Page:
Aliya Shahnaz Kraybill
“Thank you for your curiosity about my child’s wellbeing.” This is the first line on the cards my mom made when I was younger. Cards that she would hand to strangers who would stare, point and back away from me. I was born with a rare skin condition known as Harlequin Ichthyosis and, ever since birth, I have been told that I am different. I remember thinking to myself when I was younger: Am I really that different? Why do people care about how I look? Why can’t everyone be treated the same? And, until this day, I still don’t know the answer.
Across the world, children born with Ichthyosis or any other conditions that alter their appearance or mannerisms are subjected to social ostracism, isolation, and neglect every day. I am lucky enough to be surrounded by friends and family who look beyond my condition, but to many children with apparent disabilities, being accepted for who they are is nothing more than a distant dream.
When I first heard about the practice of “social-distancing” being implemented worldwide in response to the COVID-19 outbreak, I couldn’t help but relate it back to children like me. Children with disabilities who, every day, are distanced (or rather, isolated) by society, because of something they have no control over. For most people, this will be a temporary experience, but for many individuals with disabilities, this is a life-long sentence.
While staying inside for days on end is far from ideal, in this time of crisis, I see a window of opportunity. We will emerge from this trial with knowledge of what it feels like to be excluded and distanced from friends, family, and society. It is possible this isolation may lead to alienation and exclusion towards people who are different from us. However, as Abdullah Shihipar of the New York Times suggests, “We could come out of this feeling more connected to each other than before.” After this experience, we can better understand how individuals who are continuously ostracised by society feel on a daily basis.
I was born and brought up in Singapore and am so incredibly thankful for the ‘normal’ life I have here and the education I receive. However, it was something that my parents had to fight for — because of my disability — to make sure I could go to a regular school (rather than a special needs school) like everyone else. Therefore, I was pleased to see that as of November 2019, the Compulsory Education Act was extended to children with disabilities. This is an incredible milestone that I am so very glad Singapore has achieved for all the children who, until now, missed out on the opportunity to feel included in society.
Nevertheless, there is still much more that can be done to make Singapore and our communities here fully inclusive. The next step is to ensure that as many children with disabilities as possible are integrated into regular schools rather than being required to attend special needs schools. While there will always be some individuals for whom special needs schools will provide the best educational opportunity, many others — particularly those with physical disabilities — might benefit from integration into regular schools as long as appropriate accommodations were in place for them. From my experience, schools are rarely fully equipped to provide for children with physical disabilities who may need special nursing care or for classrooms to be made accessible.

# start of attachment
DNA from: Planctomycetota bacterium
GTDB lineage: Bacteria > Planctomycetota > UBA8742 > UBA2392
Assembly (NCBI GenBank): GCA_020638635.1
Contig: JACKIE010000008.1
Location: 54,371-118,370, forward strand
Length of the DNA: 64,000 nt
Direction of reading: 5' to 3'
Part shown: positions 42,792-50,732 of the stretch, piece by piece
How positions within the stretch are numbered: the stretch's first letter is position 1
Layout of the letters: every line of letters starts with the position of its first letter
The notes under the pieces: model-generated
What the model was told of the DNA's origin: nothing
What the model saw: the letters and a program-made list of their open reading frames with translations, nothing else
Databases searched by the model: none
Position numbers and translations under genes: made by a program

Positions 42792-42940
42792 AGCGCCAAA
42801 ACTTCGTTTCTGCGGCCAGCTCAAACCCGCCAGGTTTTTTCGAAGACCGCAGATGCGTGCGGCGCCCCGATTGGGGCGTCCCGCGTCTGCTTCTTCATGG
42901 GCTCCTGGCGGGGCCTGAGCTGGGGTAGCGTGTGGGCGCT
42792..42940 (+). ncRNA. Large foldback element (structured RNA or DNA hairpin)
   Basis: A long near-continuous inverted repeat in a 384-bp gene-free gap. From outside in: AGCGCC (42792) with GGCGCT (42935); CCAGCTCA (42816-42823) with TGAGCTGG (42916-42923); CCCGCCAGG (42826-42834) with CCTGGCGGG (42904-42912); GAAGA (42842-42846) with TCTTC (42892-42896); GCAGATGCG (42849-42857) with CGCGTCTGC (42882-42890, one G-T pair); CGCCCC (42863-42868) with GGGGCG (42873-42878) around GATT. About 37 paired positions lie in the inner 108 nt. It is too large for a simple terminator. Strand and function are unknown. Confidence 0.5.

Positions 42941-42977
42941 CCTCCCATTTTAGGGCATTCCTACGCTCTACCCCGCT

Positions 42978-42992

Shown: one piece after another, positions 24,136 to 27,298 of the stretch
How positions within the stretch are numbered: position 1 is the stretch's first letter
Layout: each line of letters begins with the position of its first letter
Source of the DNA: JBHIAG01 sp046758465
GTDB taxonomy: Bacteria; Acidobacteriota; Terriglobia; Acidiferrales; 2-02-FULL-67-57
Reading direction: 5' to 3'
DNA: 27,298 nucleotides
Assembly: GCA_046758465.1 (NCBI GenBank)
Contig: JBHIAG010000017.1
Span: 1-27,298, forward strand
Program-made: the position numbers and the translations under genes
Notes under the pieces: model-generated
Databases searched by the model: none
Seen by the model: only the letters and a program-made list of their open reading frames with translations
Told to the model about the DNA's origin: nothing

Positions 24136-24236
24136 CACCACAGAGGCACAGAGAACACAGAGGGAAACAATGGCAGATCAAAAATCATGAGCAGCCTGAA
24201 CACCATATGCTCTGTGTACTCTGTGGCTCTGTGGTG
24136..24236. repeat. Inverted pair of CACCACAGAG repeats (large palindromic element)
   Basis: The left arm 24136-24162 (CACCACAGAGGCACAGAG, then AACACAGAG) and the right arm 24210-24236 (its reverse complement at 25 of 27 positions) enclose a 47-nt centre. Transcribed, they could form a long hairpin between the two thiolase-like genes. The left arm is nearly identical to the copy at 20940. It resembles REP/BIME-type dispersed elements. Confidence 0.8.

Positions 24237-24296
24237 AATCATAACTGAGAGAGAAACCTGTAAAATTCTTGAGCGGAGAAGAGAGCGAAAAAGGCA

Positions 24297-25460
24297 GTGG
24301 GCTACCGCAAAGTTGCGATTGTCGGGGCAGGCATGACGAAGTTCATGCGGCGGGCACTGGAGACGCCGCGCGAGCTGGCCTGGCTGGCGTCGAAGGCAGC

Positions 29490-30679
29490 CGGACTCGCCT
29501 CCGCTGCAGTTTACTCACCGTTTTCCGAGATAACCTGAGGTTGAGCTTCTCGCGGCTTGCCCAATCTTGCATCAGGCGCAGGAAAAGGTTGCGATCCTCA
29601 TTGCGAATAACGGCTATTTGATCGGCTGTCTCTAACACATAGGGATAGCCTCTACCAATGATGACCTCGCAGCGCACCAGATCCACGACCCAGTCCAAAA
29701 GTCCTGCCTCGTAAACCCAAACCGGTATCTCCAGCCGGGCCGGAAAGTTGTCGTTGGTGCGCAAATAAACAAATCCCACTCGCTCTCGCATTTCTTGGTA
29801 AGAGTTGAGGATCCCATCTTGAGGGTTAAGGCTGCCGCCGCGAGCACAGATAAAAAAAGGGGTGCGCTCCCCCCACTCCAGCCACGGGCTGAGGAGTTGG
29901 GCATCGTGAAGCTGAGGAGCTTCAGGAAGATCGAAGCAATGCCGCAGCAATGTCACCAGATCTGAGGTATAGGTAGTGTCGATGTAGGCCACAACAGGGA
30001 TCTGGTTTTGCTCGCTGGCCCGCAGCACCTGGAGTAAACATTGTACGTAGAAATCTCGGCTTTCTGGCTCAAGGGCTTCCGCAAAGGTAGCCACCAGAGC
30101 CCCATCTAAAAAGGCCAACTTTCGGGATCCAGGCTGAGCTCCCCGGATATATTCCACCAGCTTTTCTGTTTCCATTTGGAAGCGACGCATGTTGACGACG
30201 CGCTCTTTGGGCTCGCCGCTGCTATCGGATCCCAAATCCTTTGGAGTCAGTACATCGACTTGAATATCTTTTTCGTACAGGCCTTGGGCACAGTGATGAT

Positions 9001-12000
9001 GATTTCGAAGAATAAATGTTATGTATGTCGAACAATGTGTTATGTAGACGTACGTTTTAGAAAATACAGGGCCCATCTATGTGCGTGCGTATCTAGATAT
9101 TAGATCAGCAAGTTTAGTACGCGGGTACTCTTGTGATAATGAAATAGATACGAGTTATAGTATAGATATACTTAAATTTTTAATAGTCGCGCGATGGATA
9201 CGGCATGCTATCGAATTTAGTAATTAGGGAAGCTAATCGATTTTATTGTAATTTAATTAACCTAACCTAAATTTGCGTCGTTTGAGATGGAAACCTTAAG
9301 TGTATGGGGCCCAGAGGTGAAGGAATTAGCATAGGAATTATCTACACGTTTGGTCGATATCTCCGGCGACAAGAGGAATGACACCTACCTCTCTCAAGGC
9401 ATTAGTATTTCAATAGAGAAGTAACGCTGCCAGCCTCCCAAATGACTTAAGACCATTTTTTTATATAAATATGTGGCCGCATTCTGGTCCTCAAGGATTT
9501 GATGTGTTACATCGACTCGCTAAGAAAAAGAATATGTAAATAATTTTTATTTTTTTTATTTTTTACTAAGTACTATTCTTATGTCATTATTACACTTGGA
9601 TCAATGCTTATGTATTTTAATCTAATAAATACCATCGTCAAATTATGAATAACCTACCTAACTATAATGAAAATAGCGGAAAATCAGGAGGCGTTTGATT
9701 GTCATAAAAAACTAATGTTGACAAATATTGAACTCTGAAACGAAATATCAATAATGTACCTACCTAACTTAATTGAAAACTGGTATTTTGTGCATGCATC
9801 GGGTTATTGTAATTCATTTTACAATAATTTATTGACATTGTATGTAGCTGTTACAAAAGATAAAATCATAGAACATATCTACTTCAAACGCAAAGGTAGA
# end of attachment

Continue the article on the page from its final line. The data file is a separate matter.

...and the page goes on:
Take, for example, a child with a mobility impairment. Most likely, this child does not have any kind of mental disability, making him/her completely competent to attend regular school. However, in order to attend this school, there would need to be ramps, lifts, and possibly some alteration to particular classrooms to make it more accessible for the child. The same goes for children with skin conditions like me. At my current school, although I am old enough to take care of myself now, when I was little, the school clinic was equipped to help me with medications and to moisturize myself several times a day. The nurses in the clinic were ready to help me whenever necessary. Similarly, my teachers were made aware of my condition so that they would let me rest during PE class if I got overheated or let me spray water on myself whenever I needed to cool down. Schools need to be better equipped and teachers need to be taught how to care for students with physical conditions in order for the Compulsory Education Act to be fully inclusive.
I hope everyone takes away a lesson from this period of social distancing — that empathy is more important than fear. I hope that everyone can apply that feeling of empathy as they are stuck in a room, unable to go outside and see friends and family and understand the point made by Dr. Lawrence Palinkas in his article in Engadget that, “people don’t even need to be physically isolated to feel a sense of loneliness.”
As Atticus Finch said, “You never really understand a person until you consider things from his point of view … until you climb into his skin and walk around in it.” It is time for us to do the same.
Lee, Harper. To Kill a Mockingbird. Dramatic Publishing, 1970.
Shihipar, Abdullah. “Coronavirus and the Isolation Paradox.” The New York Times – Breaking News, World News & Multimedia, 13 Mar. 2020, www.nytimes.com/2020/03/13/opinion/coronavirus-social-distancing.html.
Palinkas, Lawrence as quoted in Tarantola, Andrew. “The Psychological Impact of COVID-19 Isolation, As Explained by Scientists.” Engadget, 27 Mar. 2020, www.engadget.com/2020-03-27-pyschological-impact-covid-19-isolation.html.
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